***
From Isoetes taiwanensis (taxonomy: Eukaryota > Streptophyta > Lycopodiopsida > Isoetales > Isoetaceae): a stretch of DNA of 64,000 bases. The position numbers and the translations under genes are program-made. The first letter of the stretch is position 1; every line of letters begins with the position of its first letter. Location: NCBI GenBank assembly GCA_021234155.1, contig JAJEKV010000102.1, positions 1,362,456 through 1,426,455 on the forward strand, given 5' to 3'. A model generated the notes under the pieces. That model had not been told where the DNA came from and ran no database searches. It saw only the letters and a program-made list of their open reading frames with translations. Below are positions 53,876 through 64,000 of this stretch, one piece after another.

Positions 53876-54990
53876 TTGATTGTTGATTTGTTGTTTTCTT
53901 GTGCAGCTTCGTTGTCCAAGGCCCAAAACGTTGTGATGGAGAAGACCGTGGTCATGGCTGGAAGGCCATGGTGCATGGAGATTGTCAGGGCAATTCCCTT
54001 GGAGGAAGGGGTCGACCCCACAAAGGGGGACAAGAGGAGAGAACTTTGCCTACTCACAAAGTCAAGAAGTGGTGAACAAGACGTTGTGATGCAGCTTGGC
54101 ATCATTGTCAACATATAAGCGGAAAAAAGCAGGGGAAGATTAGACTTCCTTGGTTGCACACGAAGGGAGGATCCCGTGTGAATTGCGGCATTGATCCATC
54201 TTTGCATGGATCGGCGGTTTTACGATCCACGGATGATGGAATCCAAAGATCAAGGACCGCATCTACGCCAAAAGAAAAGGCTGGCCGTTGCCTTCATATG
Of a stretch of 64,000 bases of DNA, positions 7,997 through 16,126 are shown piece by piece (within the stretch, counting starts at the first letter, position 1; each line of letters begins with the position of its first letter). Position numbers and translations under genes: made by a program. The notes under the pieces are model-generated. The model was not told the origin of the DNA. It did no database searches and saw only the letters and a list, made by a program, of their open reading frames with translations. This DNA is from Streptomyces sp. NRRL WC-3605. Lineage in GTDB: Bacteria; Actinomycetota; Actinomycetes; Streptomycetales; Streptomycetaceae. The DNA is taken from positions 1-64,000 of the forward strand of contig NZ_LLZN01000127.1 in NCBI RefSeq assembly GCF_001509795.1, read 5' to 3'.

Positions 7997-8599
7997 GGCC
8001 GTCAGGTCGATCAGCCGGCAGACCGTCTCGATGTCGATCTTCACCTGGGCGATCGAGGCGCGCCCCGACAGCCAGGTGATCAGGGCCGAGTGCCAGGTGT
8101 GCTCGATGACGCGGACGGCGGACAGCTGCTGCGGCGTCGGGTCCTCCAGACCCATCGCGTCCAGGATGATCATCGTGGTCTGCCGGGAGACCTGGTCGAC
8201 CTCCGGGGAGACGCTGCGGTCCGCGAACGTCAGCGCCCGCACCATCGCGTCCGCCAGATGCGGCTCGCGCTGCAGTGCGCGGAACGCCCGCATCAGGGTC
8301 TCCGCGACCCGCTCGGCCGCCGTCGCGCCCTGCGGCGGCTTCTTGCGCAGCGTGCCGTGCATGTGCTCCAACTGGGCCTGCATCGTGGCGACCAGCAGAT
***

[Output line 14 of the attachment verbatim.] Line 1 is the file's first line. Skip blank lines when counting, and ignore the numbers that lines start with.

8301 TCCGCGACCCGCTCGGCCGCCGTCGCGCCCTGCGGCGGCTTCTTGCGCAGCGTGCCGTGCATGTGCTCCAACTGGGCCTGCATCGTGGCGACCAGCAGAT